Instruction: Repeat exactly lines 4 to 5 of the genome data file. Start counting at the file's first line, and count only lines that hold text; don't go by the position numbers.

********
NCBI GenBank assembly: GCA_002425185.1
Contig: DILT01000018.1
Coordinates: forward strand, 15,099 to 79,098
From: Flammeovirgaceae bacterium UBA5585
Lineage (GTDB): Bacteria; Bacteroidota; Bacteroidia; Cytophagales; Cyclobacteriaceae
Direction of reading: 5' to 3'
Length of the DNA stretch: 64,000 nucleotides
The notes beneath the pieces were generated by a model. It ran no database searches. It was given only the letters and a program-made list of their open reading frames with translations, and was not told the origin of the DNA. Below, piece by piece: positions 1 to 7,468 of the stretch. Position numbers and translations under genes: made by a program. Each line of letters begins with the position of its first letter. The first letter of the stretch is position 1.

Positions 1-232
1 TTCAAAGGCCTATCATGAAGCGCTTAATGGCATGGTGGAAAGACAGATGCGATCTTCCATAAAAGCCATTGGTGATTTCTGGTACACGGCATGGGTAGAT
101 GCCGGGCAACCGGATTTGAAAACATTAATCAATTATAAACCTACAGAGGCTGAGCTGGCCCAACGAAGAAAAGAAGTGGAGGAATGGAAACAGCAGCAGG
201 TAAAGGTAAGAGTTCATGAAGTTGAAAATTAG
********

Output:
From: Flammeovirgaceae bacterium UBA5585
Lineage (GTDB): Bacteria; Bacteroidota; Bacteroidia; Cytophagales; Cyclobacteriaceae